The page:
Running `nc -lk 1234`  in one terminal, and running `nc localhost 1234` in another, it demonstrates line-buffered behavior. It's a mystery! 

Thanks for the link on implicit conversions. The example makes sense.  Makes the code easier to trace too. I'll send a JIRA + pull req to touch up the docs.

cheers,
- Aaron


On Sun, Mar 2, 2014 at 4:59 PM, Matei Zaharia <matei.zaharia@gmail.com> wrote:
Hi Aaron,

On Feb 28, 2014, at 8:46 PM, Aaron Kimball <akimball83@gmail.com> wrote:

> Hi folks,
>
> I was trying to work through the streaming word count example at http://spark.incubator.apache.org/docs/latest/streaming-programming-guide.html and couldn't get the code as-written to run. In fairness, I was trying to do this inside the REPL rather than compiling a separate project; would the types be different?
>
> In any case, here's the code I ran:
>
> $ SPARK_JAVA_OPTS=-Dspark.cleaner.ttl=300000 bin/spark-shell
>
> scala> import org.apache.spark.streaming._
> scala> val ssc = new StreamingContext(sc, Seconds(2))
> scala> val lines = ssc.socketTextStream("127.0.0.1", 1234)
> scala> val words = lines.flatMap(_.split(" "))
>
> // *** The following code from the html page doesn't work
> // because pairs has type DStream[(String, Int)] and
> // there is no reduceByKey method on this type.

This seems to be an oversight in the docs. You need to import org.apache.spark.streaming.StreamingContext._ in order to get the pair functions on DStreams of pairs (through a Scala implicit conversion). reduceByKey is actually a function on something called PairDStreamFunctions, and the implicit conversion above provides it for you only if your DStream has key-value pairs. See http://tomjefferys.blogspot.com/2011/11/implicit-conversions-in-scala.html for how this works.


> // Count each word in each batch
> scala> val pairs = words.map(word => (word, 1))
> scala> val wordCounts = pairs.reduceByKey(_ + _)  // <-- error here. no reduceByKey()
>
> // Print a few of the counts to the console
> scala> wordCount.print()   // ... and even if the above did work, 'wordCount' and 'wordCounts' are different symbols ;) This couldn't compile as written.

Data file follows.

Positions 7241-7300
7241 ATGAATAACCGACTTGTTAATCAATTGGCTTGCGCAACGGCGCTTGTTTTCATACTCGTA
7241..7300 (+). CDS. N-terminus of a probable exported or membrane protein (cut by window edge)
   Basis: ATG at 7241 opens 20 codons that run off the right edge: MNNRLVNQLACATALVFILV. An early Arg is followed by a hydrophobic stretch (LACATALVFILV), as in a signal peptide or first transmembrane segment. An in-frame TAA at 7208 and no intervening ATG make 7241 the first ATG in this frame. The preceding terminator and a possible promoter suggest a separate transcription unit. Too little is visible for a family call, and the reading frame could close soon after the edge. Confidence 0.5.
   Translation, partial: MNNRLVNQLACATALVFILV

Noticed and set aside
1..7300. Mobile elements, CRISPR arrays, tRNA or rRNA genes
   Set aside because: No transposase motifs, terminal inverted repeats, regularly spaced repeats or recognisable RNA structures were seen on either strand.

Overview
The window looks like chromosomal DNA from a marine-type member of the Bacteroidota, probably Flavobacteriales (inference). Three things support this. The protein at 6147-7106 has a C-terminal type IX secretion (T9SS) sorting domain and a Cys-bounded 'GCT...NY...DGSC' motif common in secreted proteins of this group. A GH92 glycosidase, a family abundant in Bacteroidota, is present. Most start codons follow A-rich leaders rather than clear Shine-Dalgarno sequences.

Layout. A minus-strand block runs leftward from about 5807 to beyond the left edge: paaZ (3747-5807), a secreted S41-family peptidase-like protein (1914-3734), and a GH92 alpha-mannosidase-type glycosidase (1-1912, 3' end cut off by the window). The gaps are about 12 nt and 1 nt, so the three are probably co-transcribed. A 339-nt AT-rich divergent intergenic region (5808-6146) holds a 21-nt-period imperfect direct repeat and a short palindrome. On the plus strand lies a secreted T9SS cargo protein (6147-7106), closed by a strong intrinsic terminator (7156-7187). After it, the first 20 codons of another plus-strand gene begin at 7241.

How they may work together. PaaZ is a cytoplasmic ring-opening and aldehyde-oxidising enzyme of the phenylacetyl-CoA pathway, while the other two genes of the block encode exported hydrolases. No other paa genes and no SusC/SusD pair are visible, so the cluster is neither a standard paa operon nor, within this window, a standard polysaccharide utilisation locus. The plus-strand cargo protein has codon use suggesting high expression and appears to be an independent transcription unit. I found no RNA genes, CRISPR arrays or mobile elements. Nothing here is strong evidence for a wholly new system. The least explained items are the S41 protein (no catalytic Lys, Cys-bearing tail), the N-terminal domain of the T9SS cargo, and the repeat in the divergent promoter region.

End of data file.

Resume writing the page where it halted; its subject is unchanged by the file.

Also looks like a bug in the docs.

>
> Instead, I got the following to run instead:
> scala> val wordCounts = words.countByValue()
> scala> wordCounts.print()
> scala> ssc.start()             // Start the computation
> scala> ssc.awaitTermination()
>
> This worked if I ran 'nc -lk 1234' in another terminal and typed some words into it.. but the 'wordCounts.print()' statement would only emit things to stdout if I sent a ^D into the netcat stream. It seems to print the output for all 2-second windows all-at-once after the ^D in the network stream. Is this an expected effect? I don't understand the semantics of ssc.start / awaitTermination well enough to know how it interacts with the print statement on wordCounts (which I think is a DStream of RRDs?)

It might also be that netcat didn’t flush the stream right away when you type input. Not 100% sure about that though. You could try to listen to it using netcat on a different port and see if it does.

>
> I set spark.cleaner.ttl to a relatively high value (I'm not sure what units those are.. seconds or millis) because a lower value caused stderr to spam everywhere and make my terminal unreadable. Is that part of my issue? the spark repl said I had to set it, so I just picked a number.

This shouldn’t matter for this problem.

> 5) Now that Spark is a TLP, are my references to the incubator-spark.git and the http://spark.incubator.apache.org docs woefully out of date, making this entire exercise a goof? :)

If you find these, definitely feel free to fix them, though I believe some recent pull requests fixed a few of them.

Anyway, thanks for reporting this stuff!

Matei